running wire in walls/floor

I am moving to a new house with hardwood floors and I would like it to have my wiring look nicer than what I had going in my current set-up. Who would I contact to run wires through the floor and or walls? I would like it done right and I know if I do it myself I won't be happy with the finished product. I have 2 rear surrounds and 2 rear centers that I will need to run wiring for. FYI: the walls and ceiling are plaster.
Any good custom installer can do this for you. Ask some good shops in your new town (or better yet a friend in the new town) who they'd recommend. You should expect someone to come out and look at the house and give you a professional quality estimate on the work prior to beginning. Make sure you address how the wires will be terminated, if at all, and make sure the installer understands what you want. Don't pick the low bidder, pick the best bidder. Good luck.

Make sure they are licensed (if they have to be in your location, some areas low voltage installers don't need licenses like electricians), bonded, and insured.
I always wondered why when constructing a house or a sound room ABS piping can't be run in walls or between floor joists as a conduit for speaker cable, that way if you do think that speaker cables improve music reproduction and that upgrades can be had to make a difference you could simply tie the end of the new one to whatever was passed through and snake the new stuff in there. Am also wondering if the ABS would not add an extra level of insulation or at least RFI isolation to the cable. Just a thought.
I love your idea , Pbb
ABS can work. also, there is a flexible conduit that is a blue/green color that is often added to new construction and add-ons. this way someone can pull whatever he wants as times change. someday we will be pulling fibre optics for phone service through our houses.

Jdodmead, there are plendy of decent installers who can do what you want. Check out custom telephone/cable T.V. installers in your area.
We are currectly remodeling a house, and I have done what Pbb mentioned. My first thought was to use PVC pipe, but my electrician informed me of a product mfg'd by Carlon - it's a blue flexible corrugated plastic pipe in sizes from 1/2" up to 1 1/4 inch. Locally they call it "Smurf" because of it's color. Lowe's sells it in 10 ft. joints, or you can buy off the spool at your local Electrical supply house. The family room is new construction, so it was relatively easy to install by running under the floor in the crawl space. I had 3 runs for the rear spkrs and sub. The ends terminate at the opening of a "frame", which is plastic and provides a border for the drywall to be cut around. They use these now for running phone and multimedia wiring. I intend to cover the frames with switch plates, which will provide the opening for the cable to pass through. Makes for a very neat installation. Existing construction may pose a few more problems - you will have to have access from either a crawl, basement or attic, and if you're dealing w/ exterior walls, the insulation may make it difficult to feed in the tubing. Would make a good weekend project for the DIY'er, or check with your electrician.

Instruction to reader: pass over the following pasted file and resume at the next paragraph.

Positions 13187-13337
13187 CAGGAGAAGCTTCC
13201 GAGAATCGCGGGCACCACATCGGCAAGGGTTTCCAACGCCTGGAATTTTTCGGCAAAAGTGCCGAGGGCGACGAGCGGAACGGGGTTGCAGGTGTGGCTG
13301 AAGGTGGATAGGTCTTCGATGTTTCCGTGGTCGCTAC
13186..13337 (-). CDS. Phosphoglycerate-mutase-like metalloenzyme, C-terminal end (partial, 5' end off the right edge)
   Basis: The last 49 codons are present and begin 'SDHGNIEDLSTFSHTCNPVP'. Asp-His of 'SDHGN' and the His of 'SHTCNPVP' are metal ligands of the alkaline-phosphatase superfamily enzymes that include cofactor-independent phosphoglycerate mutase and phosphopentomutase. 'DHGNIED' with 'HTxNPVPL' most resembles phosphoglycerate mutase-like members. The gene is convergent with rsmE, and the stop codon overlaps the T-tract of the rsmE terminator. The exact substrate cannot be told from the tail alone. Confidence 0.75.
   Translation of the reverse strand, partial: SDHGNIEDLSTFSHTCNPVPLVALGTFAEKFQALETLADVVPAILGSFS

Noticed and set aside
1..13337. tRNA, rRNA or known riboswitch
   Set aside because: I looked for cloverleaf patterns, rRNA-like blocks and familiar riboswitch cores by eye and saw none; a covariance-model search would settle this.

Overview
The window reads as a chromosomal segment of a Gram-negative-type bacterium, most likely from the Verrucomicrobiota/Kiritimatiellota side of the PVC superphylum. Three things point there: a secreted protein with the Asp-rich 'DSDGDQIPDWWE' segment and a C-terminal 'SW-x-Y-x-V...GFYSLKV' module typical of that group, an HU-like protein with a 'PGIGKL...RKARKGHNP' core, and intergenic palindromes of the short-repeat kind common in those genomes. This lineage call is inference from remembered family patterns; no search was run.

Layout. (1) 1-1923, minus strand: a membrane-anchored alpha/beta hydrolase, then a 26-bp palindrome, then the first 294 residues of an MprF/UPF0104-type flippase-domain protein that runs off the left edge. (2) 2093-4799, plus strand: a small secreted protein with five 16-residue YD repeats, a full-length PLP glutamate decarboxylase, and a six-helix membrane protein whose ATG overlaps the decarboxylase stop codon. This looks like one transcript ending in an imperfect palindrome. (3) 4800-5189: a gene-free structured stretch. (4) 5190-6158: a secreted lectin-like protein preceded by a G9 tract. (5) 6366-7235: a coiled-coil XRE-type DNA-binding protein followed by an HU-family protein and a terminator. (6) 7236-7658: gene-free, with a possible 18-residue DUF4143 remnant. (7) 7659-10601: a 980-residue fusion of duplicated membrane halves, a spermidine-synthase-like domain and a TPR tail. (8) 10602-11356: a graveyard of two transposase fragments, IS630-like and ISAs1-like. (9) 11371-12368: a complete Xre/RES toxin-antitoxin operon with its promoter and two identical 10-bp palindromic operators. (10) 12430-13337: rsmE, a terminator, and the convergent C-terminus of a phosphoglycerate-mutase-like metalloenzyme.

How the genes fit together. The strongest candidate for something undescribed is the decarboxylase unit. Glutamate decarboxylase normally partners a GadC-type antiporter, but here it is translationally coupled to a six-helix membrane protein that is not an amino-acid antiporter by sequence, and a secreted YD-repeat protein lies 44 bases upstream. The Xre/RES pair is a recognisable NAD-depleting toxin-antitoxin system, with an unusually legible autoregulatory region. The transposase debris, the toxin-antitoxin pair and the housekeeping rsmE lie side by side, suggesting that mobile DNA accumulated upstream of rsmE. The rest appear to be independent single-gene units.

smurf tube's tough to get many speaker cables through because it is corrugated, fairly small and flexible whereas PVC or ABS is smoother, but takes longer to install (and can be more difficult because of its larger diameter needed to accomodate your fat cables)

Pbb, installers and people do what you suggest and have done it for a while, it's a smart idea and works well, provided you allow for the actual pulling of the cables and the fact that many hi-end cables are jacketed with materials that are not slippery or durable enough to put up with more than about 2 bends without causing major problems and occasional damage due to friction in the conduit (and who wants to smear their expensive cables with the fancy jacket with conduit lube- kinda kills the resale...)

Cables (speaker or interconnect) with networks also pose a problem. At least one cable manufacturer offers speaker cables in different performance levels with a Neutrik wall plate that attaches a pigtail with the network on it. They don't comment on the effects of adding those connections to their cables, and claim the network takes care of any problems as a result.

Lastly, don't tie the end of the new cable to the end of the old and pull away. Pull a piece of nylon cord through the conduit with your old cable on its way out, then use the strong, thin cord to pull your new speaker cable. It's half the friction that way.